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WWF International, Switzerland: Unfit for purpose: Shell consortium profiting from the riches of Russia’s Far East: " oil platform is being built at the very spot where the last 100 critically endangered Western Pacific gray whales feed off of Sakhalin Island.":

Burning oil-gas by the Sakhalinneftegaz state company. Sakhalin Island on the Sea of Okhotsk, Russian Federation.
© WWF-Canon / Vladimir Filnov

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Map of the Sakhalin region
Map of the Sakhalin region

Critically endangered Gray whale <i>Eschrictius robustus</i>.
Critically endangered Gray whale Eschrictius robustus.
© WWF-Canon

 Construction through the forest.
Construction through the forest.
© Dmitry Lisitsyn / Sakhalin Environment Watch

Friday 25 Nov 2005

It has been a windfall year for international energy companies, capitalizing on record high gas and oil prices. And, with demand still high, the race to find more of these precious non-renewable resources is on. But at what cost?

Although future exploration could help alleviate escalating gas prices and reduce a nation’s dependence on imported oil, many of these companies — in their quest to maximize profits — are failing to meet their corporate and social responsibilities to local communities and the environment, the respective guardians and providers of these resources.

No place is this lack of responsibility more evident than in Russia’s Far East where the Royal Dutch Shell company — whose recent third-quarter results showed net income grow at an outstanding 68 per cent to US$9.03 billion from US$5.37 billion a year earlier — has embarked on a multi-billion gas and oil development project. The Shell-led project, which includes other multi-nationals like Mitsubishi and Mitsui, consists of three offshore platforms, offshore and onshore pipelines, an onshore processing facility, a liquefied natural gas facility, and an oil and gas terminal.

Known as Sakhalin II, this ambitious project will have severe, if not irreversible environmental impacts, particularly as the oil pipeline will cross over 1,000 wild rivers and tributaries, many of them important to salmon spawning. In addition, a million tons of dredging waste has been dumped against public protest into Aniva Bay — an area crucial to the livelihood of the island’s indigenous community — has led the destruction of the local fishery and other marine species like scallops. And to make matters worse, an oil platform is being built at the very spot where the last 100 critically endangered Western Pacific gray whales feed off of Sakhalin Island.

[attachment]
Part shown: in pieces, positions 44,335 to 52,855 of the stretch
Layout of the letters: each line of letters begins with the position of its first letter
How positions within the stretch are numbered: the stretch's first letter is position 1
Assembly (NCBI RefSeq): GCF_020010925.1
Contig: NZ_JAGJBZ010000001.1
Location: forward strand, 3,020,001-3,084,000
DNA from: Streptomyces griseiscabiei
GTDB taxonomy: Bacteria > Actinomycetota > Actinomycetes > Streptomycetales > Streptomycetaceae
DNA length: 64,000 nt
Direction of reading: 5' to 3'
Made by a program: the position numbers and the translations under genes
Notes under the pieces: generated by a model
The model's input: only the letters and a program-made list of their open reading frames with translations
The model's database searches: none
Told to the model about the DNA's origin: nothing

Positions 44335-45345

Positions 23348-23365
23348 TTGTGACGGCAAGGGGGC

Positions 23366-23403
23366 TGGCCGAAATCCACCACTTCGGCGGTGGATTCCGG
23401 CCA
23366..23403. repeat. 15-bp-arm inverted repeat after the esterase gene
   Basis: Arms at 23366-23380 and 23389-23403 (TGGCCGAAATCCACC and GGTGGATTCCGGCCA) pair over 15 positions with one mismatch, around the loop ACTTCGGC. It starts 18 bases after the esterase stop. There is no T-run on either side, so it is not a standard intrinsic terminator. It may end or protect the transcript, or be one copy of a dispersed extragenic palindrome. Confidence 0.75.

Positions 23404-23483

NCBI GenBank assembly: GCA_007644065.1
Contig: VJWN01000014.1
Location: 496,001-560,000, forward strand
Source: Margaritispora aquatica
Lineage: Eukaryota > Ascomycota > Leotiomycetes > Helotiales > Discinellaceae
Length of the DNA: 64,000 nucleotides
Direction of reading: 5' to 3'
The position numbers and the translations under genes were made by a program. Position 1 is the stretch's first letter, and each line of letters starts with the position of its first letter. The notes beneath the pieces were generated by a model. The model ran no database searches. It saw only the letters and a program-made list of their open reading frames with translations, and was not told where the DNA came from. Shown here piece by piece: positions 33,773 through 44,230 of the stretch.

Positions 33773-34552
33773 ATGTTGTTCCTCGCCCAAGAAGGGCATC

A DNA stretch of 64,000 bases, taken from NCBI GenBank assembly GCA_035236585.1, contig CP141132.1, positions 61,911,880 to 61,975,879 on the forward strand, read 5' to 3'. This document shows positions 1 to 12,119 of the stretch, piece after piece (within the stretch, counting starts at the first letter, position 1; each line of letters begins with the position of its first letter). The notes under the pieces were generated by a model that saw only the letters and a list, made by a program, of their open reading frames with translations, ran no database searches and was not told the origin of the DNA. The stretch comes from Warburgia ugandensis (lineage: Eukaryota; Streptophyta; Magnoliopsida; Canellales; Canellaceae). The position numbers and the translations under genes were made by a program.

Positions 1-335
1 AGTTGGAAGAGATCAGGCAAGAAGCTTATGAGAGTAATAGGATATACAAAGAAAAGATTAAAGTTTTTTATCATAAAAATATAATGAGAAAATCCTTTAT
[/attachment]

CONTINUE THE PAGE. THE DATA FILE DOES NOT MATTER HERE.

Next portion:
Although Shell agreed to move the offshore pipeline around the whale’s feeding area, they ignored the findings of an independent panel of distinguished scientists that recommended not constructing an oil platform in the vicinity. Such an action falls short of international best practices and adheres to a pre-determined construction schedule with little regard to serious long-term environmental concerns. It also shows that Shell has clearly chosen its profits over its self-inscribed principles of responding to potential impacts of its operations on the environment.

By Shell’s own estimates, there is a 24 per cent chance that there will be a major oil spill during the life of the 40-year project. This is a cause to worry. The Exxon Valdez oil spill disaster of March 1989 in Alaska’s once pristine Prince William Sound, which cost the oil company US$2.1 billion to clean up over three years and caused extensive environmental damage, should be a case in point for proceeding with extreme caution at Sakhalin. But, proceeding with caution has not been part of the overall game plan to get this project up and running.

Shell’s ability to pull off the US$20 billion mega-project, which includes a cost overrun of US$10 billion, however, relies on financing from the European Bank for Reconstruction and Development (ERBD). This public institution, which is mandated to support “environmentally sound and sustainable development”, will soon determine if the Sakahlin II project is “fit for purpose” and whether or not the consortium has developed the appropriate assessments and procedures to prevent adverse environmental impacts.

In May 2005, the head of the ERBD already determined that the project was “unfit for purpose” due to Shell’s disregard for environmental considerations. Six months on, the bank should reach the same conclusion and decline financing until Shell faces up to its environmental responsibilities.

This includes suspending the placement of the oil platform pending results of next year’s whale monitoring programme that will provide further information on the status of the whales, as well as suspend all construction activities for river crossings pending an independent assessment. Shell should be required to restore degraded rivers and tributaries and compensate local fishing communities for loss of livelihoods as a consequence of current practices. Finally, Shell should present an oil spill prevention programme that meets internationally acceptable standards, particularly in the harsh, icy conditions off the Russian island’s coastline.

The ERBD’s decision will no doubt be a litmus test for other banks and financial institutions to follow when it comes to financing such questionable and poorly-managed projects. Taking the most basic precautionary measures to avoid irreversible environmental destruction is not only socially responsible, but equally important to long-term profits and a company’s reputation. Better environmental management will truly serve investors and whales alike.

* Dr Claude Martin is Director General of WWF International

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